“No one should be wearing a t-shirt here in November!”
Diogo interviews Christiaan Luteijn, Expedition Guide and Ship’s Medic
What’s your background, Christiaan? What led you here?
I’m from the Netherlands, originally. My parents had a beach club when I was a kid, so I basically lived on the beach! I guess that was the beginning of my connection to the sea. Later on I decided to study medicine because I love working with people. Being a ship’s medical assistant and expedition guide combines my two passions.
Can you tell us something most people might not know about Antarctica?
Well, a fun fact would be that Antarctica is actually the only continent without bears, because it broke away before they evolved. The name Arctic comes from the Greek word Arktos, which means ‘bear’ – and Antarctica means ‘no bears’.
Here’s another, less fun fact:
The Antarctic peninsula is the second fastest warming place on earth.
I think many people would be surprised to discover a place they associate with extreme cold is heating up so quickly. Have you witnessed the impact of global warming on Antarctica and its ecosystems over the years?
Definitely. No one should be wearing a t-shirt here in November! I forgot to wear sunscreen once and came back to the ship totally burnt. (This was mostly due to the gap in the ozone layer – which is still there even though the Montreal Protocol of 1987 banned the use of CFC chemicals.) But none of this would be surprising for anyone who’s been paying attention.
Between 1975 and 2022, some of the glaciers outside South Georgia have retreated more than two kilometres. Some are actually forming lakes. According to the National Snow and Ice Data Center (NSIDC), Antarctica now has the lowest sea ice on record.
We had a cruise in the Weddell Sea and we saw this big iceberg for miles and miles. And in January this year the Larson B Ice Shelf broke up. It’s shocking to see.
It’s not ruled by anyone – it belongs to all of us. The continent is protected under the Madrid Protocolas part of the Antarctictreaty, which is up for renewal in 2041. Until then, the world has agreed to preserve Antarctica for tourism and research instead of exploiting it for natural resources.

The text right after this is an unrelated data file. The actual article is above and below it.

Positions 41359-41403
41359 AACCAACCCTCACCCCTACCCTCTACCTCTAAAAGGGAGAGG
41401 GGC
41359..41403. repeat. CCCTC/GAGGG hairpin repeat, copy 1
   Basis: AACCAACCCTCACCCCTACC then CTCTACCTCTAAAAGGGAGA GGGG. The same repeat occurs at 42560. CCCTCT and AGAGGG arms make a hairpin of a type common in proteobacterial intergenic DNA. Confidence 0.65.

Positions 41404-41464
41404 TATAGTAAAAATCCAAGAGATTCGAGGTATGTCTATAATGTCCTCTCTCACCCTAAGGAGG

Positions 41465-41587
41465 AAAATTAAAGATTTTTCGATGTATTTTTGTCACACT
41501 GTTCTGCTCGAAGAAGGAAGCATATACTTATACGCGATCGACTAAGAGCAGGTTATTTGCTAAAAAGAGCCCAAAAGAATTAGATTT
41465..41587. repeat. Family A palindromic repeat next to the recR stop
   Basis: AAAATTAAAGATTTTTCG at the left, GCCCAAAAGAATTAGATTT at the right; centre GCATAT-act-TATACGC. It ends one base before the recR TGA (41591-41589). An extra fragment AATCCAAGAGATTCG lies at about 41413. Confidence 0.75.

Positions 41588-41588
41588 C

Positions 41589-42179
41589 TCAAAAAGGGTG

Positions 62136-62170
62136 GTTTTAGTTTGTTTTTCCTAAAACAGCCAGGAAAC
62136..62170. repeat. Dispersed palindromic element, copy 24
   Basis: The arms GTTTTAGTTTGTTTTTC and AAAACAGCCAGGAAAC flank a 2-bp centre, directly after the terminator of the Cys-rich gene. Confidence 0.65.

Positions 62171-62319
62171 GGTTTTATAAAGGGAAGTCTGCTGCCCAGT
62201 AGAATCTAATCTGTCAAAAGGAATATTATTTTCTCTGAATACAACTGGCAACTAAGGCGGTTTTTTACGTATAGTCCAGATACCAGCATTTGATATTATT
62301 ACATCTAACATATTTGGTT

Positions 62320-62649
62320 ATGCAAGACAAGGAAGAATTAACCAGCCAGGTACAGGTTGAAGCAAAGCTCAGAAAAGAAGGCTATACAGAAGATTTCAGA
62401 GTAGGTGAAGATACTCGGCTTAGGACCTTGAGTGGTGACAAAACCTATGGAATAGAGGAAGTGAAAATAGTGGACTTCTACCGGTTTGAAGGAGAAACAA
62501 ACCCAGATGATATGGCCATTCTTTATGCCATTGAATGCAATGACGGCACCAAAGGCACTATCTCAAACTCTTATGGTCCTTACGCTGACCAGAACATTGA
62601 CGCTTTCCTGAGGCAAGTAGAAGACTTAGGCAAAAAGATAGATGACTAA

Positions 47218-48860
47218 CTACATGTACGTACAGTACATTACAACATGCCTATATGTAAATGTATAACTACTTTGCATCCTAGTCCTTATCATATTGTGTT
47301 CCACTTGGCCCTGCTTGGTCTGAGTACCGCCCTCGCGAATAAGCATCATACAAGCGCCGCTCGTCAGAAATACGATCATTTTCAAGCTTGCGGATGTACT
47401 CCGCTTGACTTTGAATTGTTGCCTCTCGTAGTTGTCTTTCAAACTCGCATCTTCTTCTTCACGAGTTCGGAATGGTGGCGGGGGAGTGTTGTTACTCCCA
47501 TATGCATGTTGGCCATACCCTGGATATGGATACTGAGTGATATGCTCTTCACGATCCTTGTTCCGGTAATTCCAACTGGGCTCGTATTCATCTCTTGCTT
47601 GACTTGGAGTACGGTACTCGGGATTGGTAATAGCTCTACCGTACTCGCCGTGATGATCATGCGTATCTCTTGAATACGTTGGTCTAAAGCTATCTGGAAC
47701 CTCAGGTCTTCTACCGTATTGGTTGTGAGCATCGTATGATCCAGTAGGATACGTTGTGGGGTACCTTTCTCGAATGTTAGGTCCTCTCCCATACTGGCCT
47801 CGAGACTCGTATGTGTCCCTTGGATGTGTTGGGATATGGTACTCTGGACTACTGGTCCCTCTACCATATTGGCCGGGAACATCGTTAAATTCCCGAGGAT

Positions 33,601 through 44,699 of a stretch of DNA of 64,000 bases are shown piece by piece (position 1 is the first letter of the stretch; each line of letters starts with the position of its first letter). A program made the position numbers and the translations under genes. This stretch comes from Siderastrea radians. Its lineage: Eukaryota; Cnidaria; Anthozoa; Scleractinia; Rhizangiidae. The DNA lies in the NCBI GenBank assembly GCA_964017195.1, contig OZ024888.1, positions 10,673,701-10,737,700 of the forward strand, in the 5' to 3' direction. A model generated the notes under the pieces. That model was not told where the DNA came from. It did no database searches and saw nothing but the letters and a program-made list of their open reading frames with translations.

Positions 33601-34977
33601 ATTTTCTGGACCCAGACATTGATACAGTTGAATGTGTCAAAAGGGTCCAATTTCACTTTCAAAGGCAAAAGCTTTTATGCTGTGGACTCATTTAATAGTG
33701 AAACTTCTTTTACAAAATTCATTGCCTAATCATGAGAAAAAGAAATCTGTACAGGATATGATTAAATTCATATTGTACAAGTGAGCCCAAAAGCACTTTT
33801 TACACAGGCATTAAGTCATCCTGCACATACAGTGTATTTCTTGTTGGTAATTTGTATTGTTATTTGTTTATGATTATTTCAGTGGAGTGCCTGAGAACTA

We need to keep it that way.
What does this place mean to you?
Antarctica has reconnected me to nature and given me a fresh perspective on life. It’s just so beautiful and pristine, virtually untouched by civilisation. However, even though there are very few humans here, it’s not safe from human impact. What people do thousands of miles away has very real consequences.
Antarctica is a place where people who care about climate change can connect, work together, and really make a difference for the rest of the world.
Some people can’t wait to see their first penguin, or whale, or marvel at the icebergs. Obviously appreciating the beauty of nature is really important. But it’s also fundamental to not harm Antarctica throughout this learning process in the continent. Our goal is to raise awareness that these things are all threatened by global warming.
How was the transition from living in the outside world to living on a ship for a couple of months?
It’s very different of course. Although I’d say the change from ‘city life’ to ‘ship life’ is less impactful than going from the ship back to the city. You’re going from quite structured days to a life that’s so diverse.
The days here are incredible, though. You get the energy from it and meet so many new people. I work seven days a week but it doesn’t feel like it.
We don’t go off into port now because of COVID. But every day you visit a new incredible spot in the Antarctic, South Georgia, Falklands, Malvinas…
It feels like the ultimate freedom to me.
What do you hope to accomplish after this expedition?
When I complete my medical studies I’d like to become a doctor for the British Antarctic Survey in South Georgia and contribute to Antarctica research. The more we know, the more we can do.